Amazon’s Hunt For HQ2: Could Losers be Winners?
by: The Knowledge Group
Much has been made of Amazon’s search for a second headquarters. The e-tailer has already ruled out several cities after the first round of cuts. However, cities that do not make the final cut can still benefit from the spotlight provided by Amazon’s search. Above all, Amazon benefits the most simply because the competition for its new headquarters has been quite fierce. Amazon will undoubtedly get a sweetheart deal when all is said and done.
Why Failing to Make Amazon’s Top 20 List Might be a Good Thing
Exactly 218 cities tried and failed to make Amazon’s final list of 20 candidates for its second headquarters. However, all is not lost for those who did not make the final cut. Consider the free publicity provided by Amazon’s search. Local and national news outlets made quite the big deal of city pitches for Amazon’s new headquarters. These cities also learned some valuable lessons in corporate recruiting. The failure to make Amazon’s top 20 list will undoubtedly spur city leaders around the country to review their weaknesses, incentives (or lack thereof) and other factors that play a role in convincing company executives to move into town.
Cities Will use Amazon’s Search as a Point of Reference
Cities that attempted to land Amazon’s new headquarters will use the experience as a point of reference for similar situations in the future. Losing bids either lacked competitive incentives, the technical workforce required to support the giant e-tailer and/or additional selling points. Cities that study the differences between losing bids and the winning bid will learn what Amazon and other tech companies are really looking for. This insight will prove quite helpful when attempting to score additional Amazon projects in the future. Cities that failed to make the final cut will certainly be considered for Amazon expansion projects simply based on their sales pitch in the initial search process.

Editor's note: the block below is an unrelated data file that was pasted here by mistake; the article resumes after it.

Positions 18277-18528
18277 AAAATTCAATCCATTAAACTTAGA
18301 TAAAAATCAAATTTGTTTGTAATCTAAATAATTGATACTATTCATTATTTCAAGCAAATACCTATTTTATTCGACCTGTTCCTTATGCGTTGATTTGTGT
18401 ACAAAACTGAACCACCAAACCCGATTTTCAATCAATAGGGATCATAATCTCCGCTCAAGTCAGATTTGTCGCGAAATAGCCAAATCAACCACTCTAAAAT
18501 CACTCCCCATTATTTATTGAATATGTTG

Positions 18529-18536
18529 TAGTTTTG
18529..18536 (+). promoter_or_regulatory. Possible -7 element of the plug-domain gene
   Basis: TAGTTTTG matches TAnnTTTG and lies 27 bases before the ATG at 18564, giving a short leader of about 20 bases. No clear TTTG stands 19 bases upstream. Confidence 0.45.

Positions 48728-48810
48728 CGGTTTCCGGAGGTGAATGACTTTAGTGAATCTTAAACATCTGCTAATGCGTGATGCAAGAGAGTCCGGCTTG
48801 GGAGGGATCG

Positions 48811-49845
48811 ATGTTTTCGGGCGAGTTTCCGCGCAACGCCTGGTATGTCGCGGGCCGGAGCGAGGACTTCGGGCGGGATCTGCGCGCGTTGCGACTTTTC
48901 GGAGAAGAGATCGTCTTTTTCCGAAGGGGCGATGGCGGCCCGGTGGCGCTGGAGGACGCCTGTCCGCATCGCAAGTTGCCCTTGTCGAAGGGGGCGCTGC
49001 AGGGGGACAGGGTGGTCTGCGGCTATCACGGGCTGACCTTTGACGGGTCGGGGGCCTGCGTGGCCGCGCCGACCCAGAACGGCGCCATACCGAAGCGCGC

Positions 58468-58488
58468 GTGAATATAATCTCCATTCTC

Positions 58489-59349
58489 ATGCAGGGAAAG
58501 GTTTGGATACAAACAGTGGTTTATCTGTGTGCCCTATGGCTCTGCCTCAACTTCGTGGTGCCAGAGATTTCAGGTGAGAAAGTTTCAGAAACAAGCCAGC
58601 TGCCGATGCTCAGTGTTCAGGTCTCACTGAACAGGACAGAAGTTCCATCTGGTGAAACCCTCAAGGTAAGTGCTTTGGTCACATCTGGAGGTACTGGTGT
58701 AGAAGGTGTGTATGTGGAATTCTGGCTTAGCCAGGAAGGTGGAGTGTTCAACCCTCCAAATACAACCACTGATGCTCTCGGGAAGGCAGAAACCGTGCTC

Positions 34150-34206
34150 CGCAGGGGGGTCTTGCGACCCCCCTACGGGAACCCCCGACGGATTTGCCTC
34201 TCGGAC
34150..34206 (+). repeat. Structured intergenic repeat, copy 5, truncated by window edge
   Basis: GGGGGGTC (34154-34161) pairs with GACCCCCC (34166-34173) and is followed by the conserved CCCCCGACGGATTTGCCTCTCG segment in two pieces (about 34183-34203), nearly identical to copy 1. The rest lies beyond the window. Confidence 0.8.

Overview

Amazon Also Benefits From the Crowded Competition for Its Second Headquarters
Amazon’s open competition for its second quarters has provided the company with some incredibly valuable information. The company has learned all about the nation’s hot spots for tech workers and innovation. This search process essentially helped Amazon figure out which cities are willing to offer the best tax incentives, workforce and other forms of compensation. Amazon did not have to invest a single penny in this effort as the candidates did all the work for the corporate giant.
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